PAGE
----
[0059] Returning to step 104, when the signature message 68 has been received, the process continues to step 108. In step 108, the sending device address book memory 62 is updated. The sending device address book memory 62 is updated with the two-way messaging device identification number and the associated signature 70, which were both sent with the signature message 68. When a previous signature is stored in associated with the received PIN, then it is erased and overwritten with the new signature. The signature 70 can contain several components such as the name of the user, the two-way messaging device email address and the telephone number of the user. The process then returns to step 102, start.

[0060] Referring again to step 106, when the attachment signature message 82 has been received, the two-way messaging terminal 24 automatically removes the signature control character 86 and forwards the message with the signature 70 attached. The process then moves to Step 108, wherein the sending device address book memory 62 is updated with the two-way messaging device identification number and the associated signature 70, which were both sent with the signature message 68. When a previous signature is stored in associated with the received PIN, then it is erased and overwritten with the new signature. The process then returns to step 102, start.

[0061] The advantage of this approach is that it eliminates the cost of sending the signature message 68 for the sole purpose of updating the signature 70, and further eliminates the need for recognizing the signature message 68. Nonetheless, some users wish to change their signature immediately and not wait until the next message. Preferably, as indicated by the logic flow chart both methods are made available, but it must be recognized that only one is required in order for the two-way messaging system 20 to function as intended.

[0062] When in step 106, a determination is made that the attachment signature message 82 has not been received, then the program moves to step 112 to determine whether the redundancy reduced signal 88 has been received with a status bits 76 set commanding addition of a signature 70 either by the two-way messaging terminal 24 or by the receiving two-way messaging device 23. When the redundancy reduced signal 88 has not been received, the program moves to Step 120. When a message having the redundancy reducing signal 88 format of FIG. 6 has been received with one of the status bits 76 set to indicate addition of the sender's signature, the process moves to step 114. In step 114 it is determined whether the signature associated with the PIN of the sending two-way messaging device 21 has been stored at the receiving two-way messaging device 23 in the address book memory 48, FIG. 2. When the signature has been stored at the receiving two-way messaging device 23, then in step 116, the message is sent to the receiving two-way messaging device 23 in a redundancy reduced format of FIG. 6 with the status bits 76 still set for addition of the signature 70. When the signature has not been stored at the receiving two-way messaging device 23, then in step 118, the two-way messaging terminal 24 unsets the status bit, looks up the signature based upon the PIN of the sending two-way messaging device 21 that appears in the header 72, and appends the signature to the message signal before forwarding to the receiving two-way messaging device 23. The program then moves on to Step 120.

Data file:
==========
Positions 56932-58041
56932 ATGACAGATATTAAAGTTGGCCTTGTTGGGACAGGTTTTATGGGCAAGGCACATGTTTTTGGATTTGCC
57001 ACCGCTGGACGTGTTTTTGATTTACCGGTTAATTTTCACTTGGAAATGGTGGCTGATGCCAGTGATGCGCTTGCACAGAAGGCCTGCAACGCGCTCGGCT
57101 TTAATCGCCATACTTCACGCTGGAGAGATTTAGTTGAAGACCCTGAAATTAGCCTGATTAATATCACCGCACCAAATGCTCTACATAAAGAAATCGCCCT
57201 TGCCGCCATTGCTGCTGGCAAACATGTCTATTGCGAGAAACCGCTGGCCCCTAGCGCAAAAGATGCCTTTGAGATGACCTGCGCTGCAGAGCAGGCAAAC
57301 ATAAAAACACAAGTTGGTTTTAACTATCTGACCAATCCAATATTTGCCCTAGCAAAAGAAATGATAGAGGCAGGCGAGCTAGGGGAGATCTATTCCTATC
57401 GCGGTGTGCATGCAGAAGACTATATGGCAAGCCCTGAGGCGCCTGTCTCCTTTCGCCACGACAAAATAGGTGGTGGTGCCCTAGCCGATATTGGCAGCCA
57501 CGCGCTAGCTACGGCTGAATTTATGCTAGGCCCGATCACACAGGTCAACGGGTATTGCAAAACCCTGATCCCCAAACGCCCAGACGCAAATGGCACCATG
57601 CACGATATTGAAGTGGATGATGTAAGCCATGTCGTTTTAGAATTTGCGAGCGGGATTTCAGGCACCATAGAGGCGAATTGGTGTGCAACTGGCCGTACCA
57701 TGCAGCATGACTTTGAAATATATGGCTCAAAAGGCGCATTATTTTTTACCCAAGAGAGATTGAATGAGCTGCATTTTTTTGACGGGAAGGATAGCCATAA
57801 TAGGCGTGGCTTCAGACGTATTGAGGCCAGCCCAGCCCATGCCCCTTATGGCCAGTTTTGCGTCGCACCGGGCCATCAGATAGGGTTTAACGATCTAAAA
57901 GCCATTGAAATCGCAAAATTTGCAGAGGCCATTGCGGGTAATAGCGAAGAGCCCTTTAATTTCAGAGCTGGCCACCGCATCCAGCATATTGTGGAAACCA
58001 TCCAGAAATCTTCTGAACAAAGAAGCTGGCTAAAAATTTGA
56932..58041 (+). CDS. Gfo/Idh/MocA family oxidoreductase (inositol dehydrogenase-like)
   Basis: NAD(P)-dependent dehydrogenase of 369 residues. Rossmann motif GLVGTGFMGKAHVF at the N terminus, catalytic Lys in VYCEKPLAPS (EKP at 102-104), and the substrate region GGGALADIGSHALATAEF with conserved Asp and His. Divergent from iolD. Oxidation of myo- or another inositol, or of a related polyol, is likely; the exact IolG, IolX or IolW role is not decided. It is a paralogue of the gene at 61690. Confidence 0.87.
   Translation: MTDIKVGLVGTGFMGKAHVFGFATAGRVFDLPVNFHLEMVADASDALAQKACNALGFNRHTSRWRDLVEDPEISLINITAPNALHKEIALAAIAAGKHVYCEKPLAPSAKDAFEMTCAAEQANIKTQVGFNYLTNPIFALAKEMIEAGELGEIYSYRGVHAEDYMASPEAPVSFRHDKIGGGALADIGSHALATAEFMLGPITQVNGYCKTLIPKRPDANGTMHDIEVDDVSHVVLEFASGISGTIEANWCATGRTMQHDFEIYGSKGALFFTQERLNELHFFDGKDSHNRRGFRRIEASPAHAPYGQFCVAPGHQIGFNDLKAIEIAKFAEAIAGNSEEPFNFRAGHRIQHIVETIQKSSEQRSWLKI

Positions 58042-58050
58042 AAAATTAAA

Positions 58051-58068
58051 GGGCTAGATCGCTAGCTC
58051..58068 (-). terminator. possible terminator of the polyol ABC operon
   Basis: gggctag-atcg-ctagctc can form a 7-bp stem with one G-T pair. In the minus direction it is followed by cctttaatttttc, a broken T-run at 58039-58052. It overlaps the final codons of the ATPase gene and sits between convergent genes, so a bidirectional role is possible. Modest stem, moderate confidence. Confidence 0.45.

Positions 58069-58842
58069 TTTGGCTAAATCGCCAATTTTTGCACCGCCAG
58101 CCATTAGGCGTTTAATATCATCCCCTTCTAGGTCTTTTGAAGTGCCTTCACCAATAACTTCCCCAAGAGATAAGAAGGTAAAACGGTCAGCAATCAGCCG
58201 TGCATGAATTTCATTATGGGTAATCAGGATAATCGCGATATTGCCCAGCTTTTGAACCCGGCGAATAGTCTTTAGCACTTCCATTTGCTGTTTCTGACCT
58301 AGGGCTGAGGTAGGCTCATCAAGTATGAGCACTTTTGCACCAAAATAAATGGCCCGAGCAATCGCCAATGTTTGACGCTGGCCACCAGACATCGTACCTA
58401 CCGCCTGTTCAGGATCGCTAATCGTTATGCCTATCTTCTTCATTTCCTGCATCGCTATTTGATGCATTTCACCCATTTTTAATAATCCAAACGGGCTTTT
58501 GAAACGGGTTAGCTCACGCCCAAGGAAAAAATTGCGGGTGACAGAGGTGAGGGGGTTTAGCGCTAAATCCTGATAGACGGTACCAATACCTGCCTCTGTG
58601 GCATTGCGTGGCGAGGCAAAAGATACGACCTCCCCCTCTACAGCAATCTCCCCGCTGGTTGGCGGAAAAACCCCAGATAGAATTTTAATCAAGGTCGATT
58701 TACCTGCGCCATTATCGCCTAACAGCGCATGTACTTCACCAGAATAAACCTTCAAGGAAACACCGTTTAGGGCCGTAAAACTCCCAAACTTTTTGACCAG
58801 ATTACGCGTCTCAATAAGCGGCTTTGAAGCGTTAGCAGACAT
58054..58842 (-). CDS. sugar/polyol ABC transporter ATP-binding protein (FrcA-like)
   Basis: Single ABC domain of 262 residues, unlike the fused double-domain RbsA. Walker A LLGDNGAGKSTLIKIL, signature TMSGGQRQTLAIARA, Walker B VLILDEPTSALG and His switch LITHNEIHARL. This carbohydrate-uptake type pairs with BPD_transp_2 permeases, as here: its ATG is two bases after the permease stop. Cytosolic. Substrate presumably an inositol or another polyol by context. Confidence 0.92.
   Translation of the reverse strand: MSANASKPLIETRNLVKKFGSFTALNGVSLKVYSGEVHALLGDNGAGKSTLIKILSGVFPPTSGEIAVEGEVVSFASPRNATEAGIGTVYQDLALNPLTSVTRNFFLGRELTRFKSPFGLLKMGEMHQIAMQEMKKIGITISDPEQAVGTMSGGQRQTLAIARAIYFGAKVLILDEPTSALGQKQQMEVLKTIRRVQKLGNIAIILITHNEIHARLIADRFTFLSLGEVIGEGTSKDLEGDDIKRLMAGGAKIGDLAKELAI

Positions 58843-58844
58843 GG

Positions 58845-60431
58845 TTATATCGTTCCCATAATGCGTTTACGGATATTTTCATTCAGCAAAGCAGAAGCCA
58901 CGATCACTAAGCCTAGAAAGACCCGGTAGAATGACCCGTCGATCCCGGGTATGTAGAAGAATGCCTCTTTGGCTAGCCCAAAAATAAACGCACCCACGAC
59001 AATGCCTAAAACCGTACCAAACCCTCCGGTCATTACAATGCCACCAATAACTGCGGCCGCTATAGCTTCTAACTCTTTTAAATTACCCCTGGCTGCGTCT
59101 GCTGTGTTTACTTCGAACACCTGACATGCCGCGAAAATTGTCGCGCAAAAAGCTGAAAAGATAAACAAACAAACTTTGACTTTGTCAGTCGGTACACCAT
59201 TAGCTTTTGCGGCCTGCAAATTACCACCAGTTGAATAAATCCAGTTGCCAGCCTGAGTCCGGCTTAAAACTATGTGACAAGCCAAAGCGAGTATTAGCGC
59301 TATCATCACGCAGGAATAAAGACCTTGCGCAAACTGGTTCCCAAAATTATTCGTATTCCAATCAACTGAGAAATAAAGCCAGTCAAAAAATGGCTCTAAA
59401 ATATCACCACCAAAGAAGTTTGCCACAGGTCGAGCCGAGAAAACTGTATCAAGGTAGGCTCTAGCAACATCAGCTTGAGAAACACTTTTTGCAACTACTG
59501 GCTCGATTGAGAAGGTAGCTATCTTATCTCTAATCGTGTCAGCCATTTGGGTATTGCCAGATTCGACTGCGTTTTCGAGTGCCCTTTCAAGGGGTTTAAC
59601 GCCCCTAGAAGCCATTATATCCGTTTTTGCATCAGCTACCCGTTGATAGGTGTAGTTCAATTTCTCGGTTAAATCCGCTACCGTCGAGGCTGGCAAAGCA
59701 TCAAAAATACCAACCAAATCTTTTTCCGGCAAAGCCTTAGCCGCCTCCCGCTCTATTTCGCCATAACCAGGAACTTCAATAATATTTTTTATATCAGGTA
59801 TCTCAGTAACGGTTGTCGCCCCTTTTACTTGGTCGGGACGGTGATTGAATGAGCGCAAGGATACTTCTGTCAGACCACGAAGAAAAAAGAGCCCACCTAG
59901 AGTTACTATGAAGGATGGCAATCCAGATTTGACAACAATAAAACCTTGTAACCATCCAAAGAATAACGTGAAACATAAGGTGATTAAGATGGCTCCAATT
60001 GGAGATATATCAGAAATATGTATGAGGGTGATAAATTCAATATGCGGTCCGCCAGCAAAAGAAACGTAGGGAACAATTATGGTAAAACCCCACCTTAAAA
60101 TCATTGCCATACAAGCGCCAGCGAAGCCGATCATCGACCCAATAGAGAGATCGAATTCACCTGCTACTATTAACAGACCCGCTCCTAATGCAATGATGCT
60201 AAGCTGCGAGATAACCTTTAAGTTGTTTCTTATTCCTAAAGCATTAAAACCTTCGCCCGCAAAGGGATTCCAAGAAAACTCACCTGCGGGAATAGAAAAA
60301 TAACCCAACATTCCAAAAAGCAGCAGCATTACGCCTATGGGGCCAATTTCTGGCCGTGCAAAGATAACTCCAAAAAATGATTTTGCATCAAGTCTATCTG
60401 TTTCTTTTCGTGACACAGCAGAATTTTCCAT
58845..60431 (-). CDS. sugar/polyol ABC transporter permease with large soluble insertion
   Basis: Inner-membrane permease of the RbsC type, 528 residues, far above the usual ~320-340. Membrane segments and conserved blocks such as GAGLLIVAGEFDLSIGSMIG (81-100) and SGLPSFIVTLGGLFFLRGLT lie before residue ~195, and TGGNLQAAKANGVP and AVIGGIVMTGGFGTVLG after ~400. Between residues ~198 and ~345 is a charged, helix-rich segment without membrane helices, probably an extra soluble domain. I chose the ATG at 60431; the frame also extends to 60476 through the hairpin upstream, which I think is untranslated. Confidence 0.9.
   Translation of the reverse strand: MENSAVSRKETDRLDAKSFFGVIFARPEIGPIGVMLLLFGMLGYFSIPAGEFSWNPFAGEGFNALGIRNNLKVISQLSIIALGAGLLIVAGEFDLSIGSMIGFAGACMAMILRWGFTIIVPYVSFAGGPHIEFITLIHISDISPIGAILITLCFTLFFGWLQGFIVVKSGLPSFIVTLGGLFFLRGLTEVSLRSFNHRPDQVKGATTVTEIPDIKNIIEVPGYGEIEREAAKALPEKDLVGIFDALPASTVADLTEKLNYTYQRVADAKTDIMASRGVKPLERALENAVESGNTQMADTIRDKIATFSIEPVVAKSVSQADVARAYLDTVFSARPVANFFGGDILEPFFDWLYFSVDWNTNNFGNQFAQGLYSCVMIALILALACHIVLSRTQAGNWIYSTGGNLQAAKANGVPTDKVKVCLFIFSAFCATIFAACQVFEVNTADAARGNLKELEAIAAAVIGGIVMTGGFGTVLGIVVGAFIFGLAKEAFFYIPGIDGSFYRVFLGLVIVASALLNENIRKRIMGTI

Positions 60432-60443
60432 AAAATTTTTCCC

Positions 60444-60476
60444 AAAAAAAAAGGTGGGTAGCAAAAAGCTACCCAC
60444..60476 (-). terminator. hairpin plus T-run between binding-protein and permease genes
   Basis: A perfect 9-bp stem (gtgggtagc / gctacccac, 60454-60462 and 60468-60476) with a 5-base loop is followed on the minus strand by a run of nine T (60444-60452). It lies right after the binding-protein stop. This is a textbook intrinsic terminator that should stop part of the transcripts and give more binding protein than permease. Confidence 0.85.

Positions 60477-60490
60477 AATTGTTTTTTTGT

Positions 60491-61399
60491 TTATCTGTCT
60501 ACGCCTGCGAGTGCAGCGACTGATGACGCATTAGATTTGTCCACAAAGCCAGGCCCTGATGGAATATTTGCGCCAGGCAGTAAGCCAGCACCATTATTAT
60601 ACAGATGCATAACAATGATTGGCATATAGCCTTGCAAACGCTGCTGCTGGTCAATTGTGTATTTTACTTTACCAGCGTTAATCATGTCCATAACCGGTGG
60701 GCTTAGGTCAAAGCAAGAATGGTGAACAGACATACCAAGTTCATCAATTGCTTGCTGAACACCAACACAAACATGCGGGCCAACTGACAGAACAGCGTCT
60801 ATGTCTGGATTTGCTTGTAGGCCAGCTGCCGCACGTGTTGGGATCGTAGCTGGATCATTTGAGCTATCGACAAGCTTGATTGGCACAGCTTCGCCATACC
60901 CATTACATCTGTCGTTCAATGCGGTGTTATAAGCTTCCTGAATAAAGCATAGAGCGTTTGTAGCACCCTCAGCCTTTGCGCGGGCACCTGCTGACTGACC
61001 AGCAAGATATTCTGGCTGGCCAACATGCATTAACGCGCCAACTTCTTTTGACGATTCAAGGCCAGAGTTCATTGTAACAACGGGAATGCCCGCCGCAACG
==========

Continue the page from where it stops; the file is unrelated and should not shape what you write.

[0063] The program in step 120 then moves to step 122 of FIG. 11. Next, at step 124, the program determines whether the received message signal includes the status bits 76 in the header 72 indicate redundancy elimination of transmission of an original message segment to which the current message is a reply. When the received message signal includes status bits indicating a reply including redundancy elimination of transmission of an original message segment, the process moves to step 126 in which the two-way messaging terminal 24 looks up the message identifier 94 stored in the terminal RAM 58 and appends it to the message data 80 before it is forwarded to the receiving two-way messaging device 23. The format of the forwarded signal is the second redundancy reduced signal 92 corresponding to that shown in FIG. 8. When in step 124 the status bits 76 for a reply are not set, or after the message identifier 94 is added in step 126, the program proceeds to step 128.

[0064] At step 128, a decision is made as to whether the status bits 76 include a command to add the greeting 98 is included in the received message signal. When the status bits 76 for adding the greeting 98 is set, then in step 130 the status bits 76 are maintained in a set condition, and the redundancy reduced message signal is then forwarded to the receiving two-way messaging device 23 in step 132. One, two all three of the status bits 76 can be set or none of the status bits 76 can be set. When all three are set, then format of the message that when finally displayed at the receiving two-way messaging device 23 is the message 96 as shown in FIG. 9.